Attainability is a requirement when working towards obtaining a goal because you cannot do the impossible. 

You must think realistically when working towards a SMART goal. Telling yourself that you will lose 40 pounds in a month, or save half of what you earn each month, is not only unsafe, but it is unattainable. 

Setting unattainable goals is simply another way to set yourself up for failure. Come up with a realistic plan and timeline in order to hit your target. 

This is also the time to lay out exactly how you will achieve this goal. Consider what steps must be taken in order to make your goal a reality. Hitting the gym 6 days a week sounds great in theory, but determine whether this is realistic to your schedule and your body’s current abilities. 

Don’t create a plan of action that you know you cannot stick to – this will NOT lead you to success. 


Now is the time to consider why this goal is meaningful to your life. Consider how reaching this goal will change you for the better. 

If you do not truly believe that this goal will positively impact your life in the long-term, then it is not worth it to put in the amount of work it will take.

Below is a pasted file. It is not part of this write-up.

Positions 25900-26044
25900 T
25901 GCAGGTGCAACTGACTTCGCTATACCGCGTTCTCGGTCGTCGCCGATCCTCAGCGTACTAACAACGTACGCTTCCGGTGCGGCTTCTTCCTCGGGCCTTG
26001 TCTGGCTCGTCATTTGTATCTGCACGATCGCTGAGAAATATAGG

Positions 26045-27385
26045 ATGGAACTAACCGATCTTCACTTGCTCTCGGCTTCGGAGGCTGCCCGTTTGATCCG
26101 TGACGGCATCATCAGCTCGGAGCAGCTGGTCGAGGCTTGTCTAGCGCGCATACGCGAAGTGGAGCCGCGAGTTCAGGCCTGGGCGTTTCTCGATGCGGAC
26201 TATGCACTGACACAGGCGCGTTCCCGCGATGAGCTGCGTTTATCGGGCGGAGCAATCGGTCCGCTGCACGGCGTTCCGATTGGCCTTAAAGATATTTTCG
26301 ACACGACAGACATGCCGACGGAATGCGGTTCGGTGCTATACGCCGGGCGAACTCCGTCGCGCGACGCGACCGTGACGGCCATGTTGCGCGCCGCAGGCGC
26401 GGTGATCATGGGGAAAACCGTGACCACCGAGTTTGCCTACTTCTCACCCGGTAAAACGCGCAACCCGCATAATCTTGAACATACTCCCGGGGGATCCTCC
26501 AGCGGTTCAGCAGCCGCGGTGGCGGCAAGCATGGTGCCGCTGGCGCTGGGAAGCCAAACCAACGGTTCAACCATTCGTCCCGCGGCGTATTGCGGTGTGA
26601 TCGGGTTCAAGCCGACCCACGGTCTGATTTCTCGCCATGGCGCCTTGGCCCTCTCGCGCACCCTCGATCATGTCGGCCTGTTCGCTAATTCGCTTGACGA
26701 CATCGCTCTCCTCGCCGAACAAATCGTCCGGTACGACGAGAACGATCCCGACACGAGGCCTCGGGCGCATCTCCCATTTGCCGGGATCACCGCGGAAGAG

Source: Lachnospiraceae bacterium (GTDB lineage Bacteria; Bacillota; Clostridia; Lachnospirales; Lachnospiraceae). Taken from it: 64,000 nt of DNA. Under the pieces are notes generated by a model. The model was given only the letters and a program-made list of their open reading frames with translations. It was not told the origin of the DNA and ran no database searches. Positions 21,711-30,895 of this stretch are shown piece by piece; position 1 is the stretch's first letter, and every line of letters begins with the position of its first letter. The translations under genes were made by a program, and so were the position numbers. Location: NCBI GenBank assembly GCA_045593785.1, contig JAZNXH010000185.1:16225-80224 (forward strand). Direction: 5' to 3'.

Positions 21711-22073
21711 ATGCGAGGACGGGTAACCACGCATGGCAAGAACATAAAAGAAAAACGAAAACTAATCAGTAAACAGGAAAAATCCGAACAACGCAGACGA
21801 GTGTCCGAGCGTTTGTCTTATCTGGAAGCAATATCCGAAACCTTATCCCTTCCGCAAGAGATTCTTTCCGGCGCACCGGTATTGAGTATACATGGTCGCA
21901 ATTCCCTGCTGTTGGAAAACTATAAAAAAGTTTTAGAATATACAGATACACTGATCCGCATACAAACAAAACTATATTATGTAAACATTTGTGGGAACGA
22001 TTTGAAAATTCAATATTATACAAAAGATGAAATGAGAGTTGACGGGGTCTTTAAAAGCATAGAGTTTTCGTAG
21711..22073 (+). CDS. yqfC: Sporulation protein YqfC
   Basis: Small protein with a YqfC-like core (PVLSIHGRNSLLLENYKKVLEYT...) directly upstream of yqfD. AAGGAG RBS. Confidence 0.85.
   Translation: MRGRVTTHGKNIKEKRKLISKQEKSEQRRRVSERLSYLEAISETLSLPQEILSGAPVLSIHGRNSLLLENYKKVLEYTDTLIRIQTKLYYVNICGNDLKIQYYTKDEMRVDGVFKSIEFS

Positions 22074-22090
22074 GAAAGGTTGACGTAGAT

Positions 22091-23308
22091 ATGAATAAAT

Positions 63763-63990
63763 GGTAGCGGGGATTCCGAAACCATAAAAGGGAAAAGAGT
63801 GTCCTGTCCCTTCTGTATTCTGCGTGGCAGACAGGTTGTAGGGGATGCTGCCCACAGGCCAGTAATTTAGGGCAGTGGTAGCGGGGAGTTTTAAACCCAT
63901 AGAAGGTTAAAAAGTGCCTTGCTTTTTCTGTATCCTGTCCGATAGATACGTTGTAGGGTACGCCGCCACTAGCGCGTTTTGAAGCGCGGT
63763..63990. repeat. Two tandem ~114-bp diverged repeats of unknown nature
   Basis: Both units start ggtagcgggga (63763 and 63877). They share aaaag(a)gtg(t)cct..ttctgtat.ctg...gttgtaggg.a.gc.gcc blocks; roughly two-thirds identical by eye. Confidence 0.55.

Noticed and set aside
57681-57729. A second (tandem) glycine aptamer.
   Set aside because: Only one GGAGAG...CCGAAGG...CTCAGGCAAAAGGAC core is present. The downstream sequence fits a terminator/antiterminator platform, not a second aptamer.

If a doctor expresses concern for your health or you can’t stand to look in the mirror, setting a goal for weight loss may be the right move for you. Similarly, if your spending has been out of control, and your savings account is shrinking, it’s time for a change. 

Conversely, setting a goal for yourself simply because your friend wants to do something and is looking for moral support and a teammate to commiserate with does not make the issue relevant to your life and well-being, and will therefore make it much harder for you to stick with. 


Finally, your SMART goal must be time-bound. A goal with no end date is not truly a goal at all. 

You can tell yourself that you want to lose weight, or save money but without a set end-date, you have no accountability. 

Sure, you can lose 40 pounds or save $6,000 over the course of a few years, but giving yourself a set deadline of 6 months from your first workout, or $6,000 by December 31st is going to push you to work harder and stay focused. 

Wrapping it up the SMART Way

The final piece to the puzzle that is a successful SMART goal is motivation. If you have no drive to make something happen, let me tell you, it is NOT going to happen. 

If you want to reach your goals and change your life, you are going to have to put in the work and make it a reality. SMART goals can be used to improve any aspect of your life, from health and wellness to investing to bettering your career or retirement experience. 

It’s time to put those failed resolutions to rest and start planning for a SMART future.

To a richer life,

Nilus Mattive

Nilus Mattive

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Nilus Mattive

Nilus is the editor for the daily e-letter The Rich Life Roadmap and a Paradigm Press analyst.

Nilus began his professional career at Jono Steinberg’s Individual Investor Group, where he published his original research through a regular investment column. Later, he worked for a private equity business and spent five years editing Standard and Poor’s...